By default with index seps your not really creating any terciary colors by blending primary colors. Also you must have a good working Idea of how to predict area of coverage times the number of imprints to mix the correct amount of ink. Even if your very close your not going to get it exactly right very often. That means over time your going to generate a HUGE number of small containers with pms colors you will likely never use again. Even if you do need it again you will likely have to mix enough to use for that job anyway hence more mixing. With Simulated process you get a more forgiving registration, you use the same basic 9 colors again and again so if you mix a little to much no worries your going to use it again in a day or two anyway. The vibrancey is every bit as good and in many cases better. You will have a much broader range of colors to use in a design with out exceeding 8-10 colors in most cases and most importantly after you do this process for a while you will begin to get very predictable results. When you can predict whats going to happen on the press every time you begin to exponentially improve your skills from start to finish while maintaining an acceptable cost factor. I worked as a consultant to this industry for a long time and I can testify that several shops using primarily index seps had a lot of waste ink. One shop I vivited donated a truckload of waste ink a year to the prison print shop. You tell me what a truck load of ink cost them?
Lastly with Simulated process predictably engineering the colors to print wet on wet provides for a broad range of terciary colors you would not otherwise get with index or flat spot colors. Purple or violets, oranges, greens, greys and browns in every shade.
By the way I've been doing simulated process seps since before Photoshop would recognized alpha channels as such. There are some automated actions and stand alone programs that will make it easy for you. Just be smart, and make the process easy and cost effective for yourself if your not familiar with photoshop. (older versions of photosho pre-v6 have the best alpha channel previews).
good post Dave. I'm not trying to argue but i'd like to discuss this further and hopefully inform myself more.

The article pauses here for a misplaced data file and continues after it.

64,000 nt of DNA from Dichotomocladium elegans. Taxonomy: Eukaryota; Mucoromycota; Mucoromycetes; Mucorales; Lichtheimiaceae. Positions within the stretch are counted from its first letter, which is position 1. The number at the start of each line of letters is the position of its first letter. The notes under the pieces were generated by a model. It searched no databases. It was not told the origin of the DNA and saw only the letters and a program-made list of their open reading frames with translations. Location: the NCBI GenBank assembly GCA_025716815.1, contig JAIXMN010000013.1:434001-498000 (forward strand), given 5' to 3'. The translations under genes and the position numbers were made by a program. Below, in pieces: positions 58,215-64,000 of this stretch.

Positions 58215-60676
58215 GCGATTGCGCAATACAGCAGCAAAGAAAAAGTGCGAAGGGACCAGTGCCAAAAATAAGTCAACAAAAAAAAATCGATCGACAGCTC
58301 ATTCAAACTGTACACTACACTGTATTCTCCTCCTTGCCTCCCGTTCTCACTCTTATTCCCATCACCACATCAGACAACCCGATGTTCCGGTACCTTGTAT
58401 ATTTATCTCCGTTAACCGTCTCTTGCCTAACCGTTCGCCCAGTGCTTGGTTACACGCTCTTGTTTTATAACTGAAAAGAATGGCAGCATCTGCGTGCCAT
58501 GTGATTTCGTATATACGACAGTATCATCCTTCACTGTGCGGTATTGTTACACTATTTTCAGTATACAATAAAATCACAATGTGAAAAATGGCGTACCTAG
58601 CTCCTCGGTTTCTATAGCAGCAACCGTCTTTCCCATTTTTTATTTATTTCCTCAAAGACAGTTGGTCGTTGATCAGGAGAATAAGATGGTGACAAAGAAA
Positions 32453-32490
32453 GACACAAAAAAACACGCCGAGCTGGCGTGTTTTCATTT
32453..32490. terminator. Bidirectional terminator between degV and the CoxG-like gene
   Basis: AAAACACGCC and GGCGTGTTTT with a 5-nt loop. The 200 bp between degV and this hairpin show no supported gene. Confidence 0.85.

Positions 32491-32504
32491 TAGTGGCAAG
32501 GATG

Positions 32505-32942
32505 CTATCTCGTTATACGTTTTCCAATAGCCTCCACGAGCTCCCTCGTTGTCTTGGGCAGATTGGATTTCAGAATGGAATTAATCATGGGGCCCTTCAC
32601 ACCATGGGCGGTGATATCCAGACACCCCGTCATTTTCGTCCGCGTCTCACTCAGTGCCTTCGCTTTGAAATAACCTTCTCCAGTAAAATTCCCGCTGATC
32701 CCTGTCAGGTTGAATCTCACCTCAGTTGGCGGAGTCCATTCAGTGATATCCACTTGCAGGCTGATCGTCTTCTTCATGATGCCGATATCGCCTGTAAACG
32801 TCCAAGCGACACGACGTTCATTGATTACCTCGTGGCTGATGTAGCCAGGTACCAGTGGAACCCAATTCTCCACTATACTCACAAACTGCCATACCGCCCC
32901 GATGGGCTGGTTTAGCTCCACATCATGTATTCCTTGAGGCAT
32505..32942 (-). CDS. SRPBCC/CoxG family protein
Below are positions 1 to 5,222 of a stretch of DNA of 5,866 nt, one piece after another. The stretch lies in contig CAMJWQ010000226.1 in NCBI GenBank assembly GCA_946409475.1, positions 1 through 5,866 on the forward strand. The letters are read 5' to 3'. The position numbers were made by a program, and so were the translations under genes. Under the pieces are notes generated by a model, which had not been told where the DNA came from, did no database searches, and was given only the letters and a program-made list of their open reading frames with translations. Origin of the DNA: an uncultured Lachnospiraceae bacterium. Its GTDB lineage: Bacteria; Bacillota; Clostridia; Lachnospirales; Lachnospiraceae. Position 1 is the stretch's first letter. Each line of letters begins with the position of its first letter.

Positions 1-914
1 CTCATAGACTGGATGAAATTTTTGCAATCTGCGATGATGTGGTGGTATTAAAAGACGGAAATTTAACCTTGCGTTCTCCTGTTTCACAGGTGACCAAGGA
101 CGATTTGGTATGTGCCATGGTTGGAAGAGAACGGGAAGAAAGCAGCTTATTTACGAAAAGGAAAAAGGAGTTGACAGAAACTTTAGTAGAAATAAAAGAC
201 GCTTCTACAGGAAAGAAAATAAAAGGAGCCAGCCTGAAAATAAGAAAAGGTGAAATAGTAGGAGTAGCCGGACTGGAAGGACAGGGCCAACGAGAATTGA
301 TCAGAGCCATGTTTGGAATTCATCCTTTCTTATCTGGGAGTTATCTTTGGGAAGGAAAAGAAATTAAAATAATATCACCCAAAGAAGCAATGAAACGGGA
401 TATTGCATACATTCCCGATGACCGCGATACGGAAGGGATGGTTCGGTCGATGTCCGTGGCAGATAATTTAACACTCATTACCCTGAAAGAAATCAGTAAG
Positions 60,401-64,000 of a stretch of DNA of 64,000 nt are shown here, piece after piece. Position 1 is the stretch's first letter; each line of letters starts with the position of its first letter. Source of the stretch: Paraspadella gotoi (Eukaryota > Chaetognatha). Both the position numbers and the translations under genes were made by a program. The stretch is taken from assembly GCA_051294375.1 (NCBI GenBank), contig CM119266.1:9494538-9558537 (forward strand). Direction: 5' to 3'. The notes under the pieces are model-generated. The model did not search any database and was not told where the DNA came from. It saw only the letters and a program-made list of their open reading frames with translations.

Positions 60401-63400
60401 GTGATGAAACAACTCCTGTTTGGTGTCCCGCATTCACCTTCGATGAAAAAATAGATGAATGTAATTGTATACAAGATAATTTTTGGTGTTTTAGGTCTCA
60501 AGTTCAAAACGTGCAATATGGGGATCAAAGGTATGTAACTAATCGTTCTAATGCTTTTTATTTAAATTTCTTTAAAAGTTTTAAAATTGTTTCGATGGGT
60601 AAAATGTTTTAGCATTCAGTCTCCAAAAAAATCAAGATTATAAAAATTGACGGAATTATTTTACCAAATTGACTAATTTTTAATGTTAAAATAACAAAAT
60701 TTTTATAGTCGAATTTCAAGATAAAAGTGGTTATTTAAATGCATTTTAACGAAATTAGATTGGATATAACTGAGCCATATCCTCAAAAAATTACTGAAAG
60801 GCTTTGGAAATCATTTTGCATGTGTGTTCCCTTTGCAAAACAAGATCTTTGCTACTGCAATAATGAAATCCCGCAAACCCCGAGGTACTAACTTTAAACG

"By default with index seps your not really creating any terciary colors by blending primary colors."
You can easily create tertiary colors using index method just as with simulated process. I don't see why you'd say you can't.
here's a good article on ink management software.
Bring Order to Your Inkroom with Ink-Management Software | ScreenWeb | screenweb.com
"With Simulated process you get a more forgiving registration, you use the same basic 9 colors again and again"
so you are always using the same colors for all different designs?... this doesn't make any sense if you're designs require specific colors. you don't do Pantone matching for your clients?
Dave, don't get me wrong.. i'm not trying to say one method is better then the other, they are both viable and have their pros and cons. I've been doing index for the past several years but have been doing simulated process allot longer and often use both techniques together.
from my experience Simulated process is much more forgiving on press. Index can produce more colors on press with fewer screens but require tight registration, prime setup and exact color matching for ideal results... if registration is off a bit it's noticeable.. if the colors aren't matched exactly it can drastically effect your print. Index tends to produce a more accurate reproduction then simulated process but requires more skill on press.
"The vibrancey is every bit as good and in many cases better."
how so? they're both plastisol inks deposited the same way just using different patterns. I think the vibrancy would depend more on the ink color and opacity more so then separation method.